Monthly Archives: July 2010

Buffalo Bill Days

Buffalo Bill Parade

Local festivals are a great way to enjoy the Old West. Last weekend, I attended Buffalo Bill Days in Golden, Colorado. A terrific parade almost two hours long brought out the best of local bands, horses, and folks in Western attire and costumes for the festival. It was great fun to peel away from writing and editing to enjoy the sunshine and the sites in the Colorado foothills for the celebration of the pioneer scout and Western showman, William Cody, who is buried on Lookout Mountain above Golden.

In his day, Buffalo Bill was like a rock star. People came from far and wide to attend his Wild West shows, a combination of Old West theatrics and circus performance. His critics maintained that he exploited rather than preserved the Old West. Perhaps a deeper look at the story while revisiting primary sources will provide some insight. Uh oh, I think I feel another biography coming on.

A book about Buffalo Bill might loom in my future. For now, my days are full with presentation, articles, and tidying up loose ends with Baby Doe.  I am grateful to live where I can enjoy a glimpse of the old West now and then, with many ways to absorb and enjoy its history. A good dose of inspiration is very useful as well.

Joyce B. Lohse, 7/29/10

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Posted by on July 29, 2010 in Western history


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Estes Park and Stephen King

Stanley Hotel

Stanley Hotel in Estes Park

100 degree weather in Denver sent me scurrying off to the high country. Luckily, the Estes Park Genealogical Society invited me to speak at their conference on Saturday. It was a fine event —  friendly, well-organized, and productive. I spoke about Pioneer History and some of the research methods I’ve used with much success to learn about the characters for my biographies, and to sort out the truth about their lives from legends which surround them.

During my presentation, I gave a nod to some  pioneers who are favorites in Colorado’s Estes Park. They include Victorian author Isabella Bird, naturalist and homesteader Enos Mills, and modern fiction writer Stephen King. Stephen King?? An unlikely addition to my list, the author of the horror fiction story, The Shining, is a local favorite. The setting for his story was inspired by the historic Stanley Hotel in Estes Park, which King had visited. Built in 1909, the 138 room Georgean hotel is a popular destination for Stephen King fans, who especially enjoy their ghost tours. Of course, the story was fiction and there are no ghosts associated with King and his novels. Or are there??

Although I’m not a fan of horror stories, I admire Stephen King for another reason. King is the author of one of my favorite books about writing. The title is On Writing: A Memoir of the Craft. I highly recommend this book to anybody who is a writer, who wishes to become a writer, or who wishes to know more about Stephen King and the writing life. Gotta love Stephen for this one.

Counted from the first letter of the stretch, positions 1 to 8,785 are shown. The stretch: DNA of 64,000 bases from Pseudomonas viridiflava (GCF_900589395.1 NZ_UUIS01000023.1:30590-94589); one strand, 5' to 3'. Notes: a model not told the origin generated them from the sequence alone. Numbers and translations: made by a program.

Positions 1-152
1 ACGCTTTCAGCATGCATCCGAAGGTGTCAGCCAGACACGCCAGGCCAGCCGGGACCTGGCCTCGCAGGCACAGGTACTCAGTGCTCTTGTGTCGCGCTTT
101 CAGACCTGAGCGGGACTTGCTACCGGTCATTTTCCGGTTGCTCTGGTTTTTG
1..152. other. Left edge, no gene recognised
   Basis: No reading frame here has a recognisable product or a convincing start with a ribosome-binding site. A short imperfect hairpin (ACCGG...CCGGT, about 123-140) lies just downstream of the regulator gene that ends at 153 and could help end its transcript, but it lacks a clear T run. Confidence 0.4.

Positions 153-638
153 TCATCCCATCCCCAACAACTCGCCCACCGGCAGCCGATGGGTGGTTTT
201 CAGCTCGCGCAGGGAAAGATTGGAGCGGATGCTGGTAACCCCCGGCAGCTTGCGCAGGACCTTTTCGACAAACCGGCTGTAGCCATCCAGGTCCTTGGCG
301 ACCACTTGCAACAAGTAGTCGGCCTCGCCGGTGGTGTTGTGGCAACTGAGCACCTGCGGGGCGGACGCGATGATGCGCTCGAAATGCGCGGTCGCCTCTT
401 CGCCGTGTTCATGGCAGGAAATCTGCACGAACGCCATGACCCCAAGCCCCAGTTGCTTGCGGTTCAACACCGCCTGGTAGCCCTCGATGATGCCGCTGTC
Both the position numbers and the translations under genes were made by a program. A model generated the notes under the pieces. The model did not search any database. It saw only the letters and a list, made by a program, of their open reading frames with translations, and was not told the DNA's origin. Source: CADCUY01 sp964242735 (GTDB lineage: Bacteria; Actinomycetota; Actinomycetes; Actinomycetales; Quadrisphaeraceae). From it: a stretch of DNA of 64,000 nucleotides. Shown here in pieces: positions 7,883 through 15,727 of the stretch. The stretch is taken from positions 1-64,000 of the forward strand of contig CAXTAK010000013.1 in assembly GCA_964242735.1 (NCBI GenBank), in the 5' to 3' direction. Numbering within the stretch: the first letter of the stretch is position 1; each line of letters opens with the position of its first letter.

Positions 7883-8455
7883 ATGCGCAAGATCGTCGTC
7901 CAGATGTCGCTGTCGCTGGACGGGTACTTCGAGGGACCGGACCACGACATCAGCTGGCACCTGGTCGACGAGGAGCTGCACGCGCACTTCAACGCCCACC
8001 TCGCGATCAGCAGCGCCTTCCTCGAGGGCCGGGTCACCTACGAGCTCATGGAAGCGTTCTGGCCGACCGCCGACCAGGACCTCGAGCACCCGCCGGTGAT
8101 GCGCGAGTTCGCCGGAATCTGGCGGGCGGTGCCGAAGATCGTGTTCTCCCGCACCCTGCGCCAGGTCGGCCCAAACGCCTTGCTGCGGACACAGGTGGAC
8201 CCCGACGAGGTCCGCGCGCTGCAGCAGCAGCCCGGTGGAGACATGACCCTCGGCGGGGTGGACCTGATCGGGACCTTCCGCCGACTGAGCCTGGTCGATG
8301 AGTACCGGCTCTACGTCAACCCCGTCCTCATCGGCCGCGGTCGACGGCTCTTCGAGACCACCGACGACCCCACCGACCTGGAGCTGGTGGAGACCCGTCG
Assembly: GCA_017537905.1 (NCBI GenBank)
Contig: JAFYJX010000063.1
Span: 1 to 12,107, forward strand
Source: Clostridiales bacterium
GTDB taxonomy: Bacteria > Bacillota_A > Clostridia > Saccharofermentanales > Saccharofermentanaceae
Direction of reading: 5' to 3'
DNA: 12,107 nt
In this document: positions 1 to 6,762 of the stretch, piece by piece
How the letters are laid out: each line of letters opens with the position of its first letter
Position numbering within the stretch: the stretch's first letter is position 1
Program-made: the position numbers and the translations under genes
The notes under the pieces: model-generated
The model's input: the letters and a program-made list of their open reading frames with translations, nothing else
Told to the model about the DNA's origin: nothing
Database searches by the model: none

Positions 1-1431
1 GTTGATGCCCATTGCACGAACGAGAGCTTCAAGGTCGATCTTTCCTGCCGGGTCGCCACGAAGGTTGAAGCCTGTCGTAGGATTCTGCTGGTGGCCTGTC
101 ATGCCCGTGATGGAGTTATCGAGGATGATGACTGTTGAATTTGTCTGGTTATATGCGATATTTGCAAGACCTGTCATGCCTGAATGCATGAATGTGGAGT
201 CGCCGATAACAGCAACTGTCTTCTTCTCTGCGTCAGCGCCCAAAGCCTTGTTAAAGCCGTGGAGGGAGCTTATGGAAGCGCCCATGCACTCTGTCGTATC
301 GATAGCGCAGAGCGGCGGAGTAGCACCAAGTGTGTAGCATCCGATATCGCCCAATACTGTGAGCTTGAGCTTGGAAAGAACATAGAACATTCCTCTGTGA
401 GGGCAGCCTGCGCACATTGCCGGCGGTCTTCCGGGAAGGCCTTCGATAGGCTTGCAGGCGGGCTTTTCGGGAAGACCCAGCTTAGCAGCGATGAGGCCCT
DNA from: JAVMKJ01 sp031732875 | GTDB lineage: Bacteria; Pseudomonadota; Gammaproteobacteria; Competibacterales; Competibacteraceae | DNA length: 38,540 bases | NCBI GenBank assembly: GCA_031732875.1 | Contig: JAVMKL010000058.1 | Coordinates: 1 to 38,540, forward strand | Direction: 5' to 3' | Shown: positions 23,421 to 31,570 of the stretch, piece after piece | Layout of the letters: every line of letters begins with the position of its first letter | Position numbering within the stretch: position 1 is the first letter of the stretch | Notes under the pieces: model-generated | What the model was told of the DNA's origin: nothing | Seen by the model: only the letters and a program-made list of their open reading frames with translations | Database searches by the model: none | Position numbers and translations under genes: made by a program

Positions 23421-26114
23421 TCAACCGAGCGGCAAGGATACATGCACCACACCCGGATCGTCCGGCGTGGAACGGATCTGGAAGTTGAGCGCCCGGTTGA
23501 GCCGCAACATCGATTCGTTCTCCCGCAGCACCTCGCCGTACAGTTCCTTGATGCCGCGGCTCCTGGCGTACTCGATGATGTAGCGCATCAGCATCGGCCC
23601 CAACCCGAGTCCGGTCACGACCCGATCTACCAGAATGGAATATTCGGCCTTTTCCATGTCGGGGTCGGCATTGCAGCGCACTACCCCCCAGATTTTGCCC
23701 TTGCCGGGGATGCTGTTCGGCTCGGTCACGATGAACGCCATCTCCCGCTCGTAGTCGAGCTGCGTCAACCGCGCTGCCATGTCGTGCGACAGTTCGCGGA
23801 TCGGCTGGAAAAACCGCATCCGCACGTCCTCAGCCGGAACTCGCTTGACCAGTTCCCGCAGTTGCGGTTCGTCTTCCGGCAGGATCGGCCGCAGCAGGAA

It had been many years since my last visit to Estes Park. A daytrip there would not be complete without a drive past the historic Stanley Hotel. It is a fine example of past glory days of Victorian resorts, majestically overlooking the picturesque valley and town of Estes Park at the entrance of Rocky Mountain National Park. The bad news is that traffic in the gateway community has increased to a loud and oppressive intensity and volume of people and automobiles. So much for the quiet, sedate mountain village of decades past. Although the scenario did not quite allow me to step back in history, it was a pleasant escape from summer in the city.

Joyce B. Lohse, 7/19/10

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Posted by on July 19, 2010 in Western history, Writing Life


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Heartland Homeland

Joyce in DeKalb

Midway through the summer is a great time to regroup, and to return to Illinois for a visit. When I renew family ties, I enjoy and appreciate the grounded feeling of walking on the soil of my ancestors and the land of my upbringing. Fields of corn look splendid, far beyond the anticipated “knee high by the 4th of July.” Sweet corn newly arrived at the farmer’s market tastes a little like heaven.

Weather was predictably unpredictable during my stay in Illinois. My first evening there, the rain poured down in buckets. The rain gauge read five inches under a canopy of hardwood trees. Next door, the reading was closer to a half foot. Tornadoes touched down a few miles away, leaving a trail of broken and uprooted trees, some collateral building damage, and power outages for several hours.

My family was unruffled. Once the rain let up, we opened a bottle of wine, put steaks and vegetables on the grill, and enjoyed candlelight on the screened porch. The beauty of the situation was far superior to any inconvenience caused by the absence of electricity. In a small way, I felt in touch with my long ago Illinois pioneer ancestors. In spite of the hardships encountered in their newfound homeland, there was beauty in nature and a simpler way of living.

I enjoy my visits back to the Midwest. I relish seeing the rich, black soil, the beauty of the lush greenery, trees, songbirds, and lightning bugs. I enjoy my people, appreciate my family history, and blend with and relate to the hearty souls and grounded characters who live in the heartland. However, the best part is my return trip to the Rocky Mountain West, where the wide open spaces, independent spirit, and cool, dry air envelope me and welcome me back to my chosen home.

Joyce B. Lohse, 7/3/10

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Posted by on July 3, 2010 in Family history


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